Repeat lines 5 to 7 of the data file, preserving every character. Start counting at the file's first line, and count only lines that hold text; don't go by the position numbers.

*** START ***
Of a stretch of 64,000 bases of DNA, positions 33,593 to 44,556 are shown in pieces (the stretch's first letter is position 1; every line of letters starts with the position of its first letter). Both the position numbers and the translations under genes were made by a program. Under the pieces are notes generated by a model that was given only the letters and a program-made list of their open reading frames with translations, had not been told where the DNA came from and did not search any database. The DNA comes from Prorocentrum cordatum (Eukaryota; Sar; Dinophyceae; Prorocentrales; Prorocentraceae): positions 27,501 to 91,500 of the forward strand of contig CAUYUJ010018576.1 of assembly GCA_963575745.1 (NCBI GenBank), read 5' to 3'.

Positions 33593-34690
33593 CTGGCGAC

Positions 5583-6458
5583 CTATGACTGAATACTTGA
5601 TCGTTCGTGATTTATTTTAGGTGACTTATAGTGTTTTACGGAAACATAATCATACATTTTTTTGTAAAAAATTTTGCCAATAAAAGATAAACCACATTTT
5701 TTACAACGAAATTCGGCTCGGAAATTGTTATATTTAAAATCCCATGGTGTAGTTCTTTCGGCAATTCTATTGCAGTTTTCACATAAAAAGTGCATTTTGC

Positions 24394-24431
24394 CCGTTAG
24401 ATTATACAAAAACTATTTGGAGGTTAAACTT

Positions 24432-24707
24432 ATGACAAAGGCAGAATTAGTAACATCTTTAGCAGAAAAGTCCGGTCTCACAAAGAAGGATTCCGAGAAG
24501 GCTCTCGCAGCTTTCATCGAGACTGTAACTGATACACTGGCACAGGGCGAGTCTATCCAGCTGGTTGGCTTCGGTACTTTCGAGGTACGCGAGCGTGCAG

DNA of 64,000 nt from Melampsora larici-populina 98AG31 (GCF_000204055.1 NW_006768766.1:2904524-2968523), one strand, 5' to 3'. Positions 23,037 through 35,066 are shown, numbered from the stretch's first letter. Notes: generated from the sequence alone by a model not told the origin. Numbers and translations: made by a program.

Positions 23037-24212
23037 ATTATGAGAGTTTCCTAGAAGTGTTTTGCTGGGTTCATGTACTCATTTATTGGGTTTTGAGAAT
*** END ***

5583 CTATGACTGAATACTTGA
5601 TCGTTCGTGATTTATTTTAGGTGACTTATAGTGTTTTACGGAAACATAATCATACATTTTTTTGTAAAAAATTTTGCCAATAAAAGATAAACCACATTTT
5701 TTACAACGAAATTCGGCTCGGAAATTGTTATATTTAAAATCCCATGGTGTAGTTCTTTCGGCAATTCTATTGCAGTTTTCACATAAAAAGTGCATTTTGC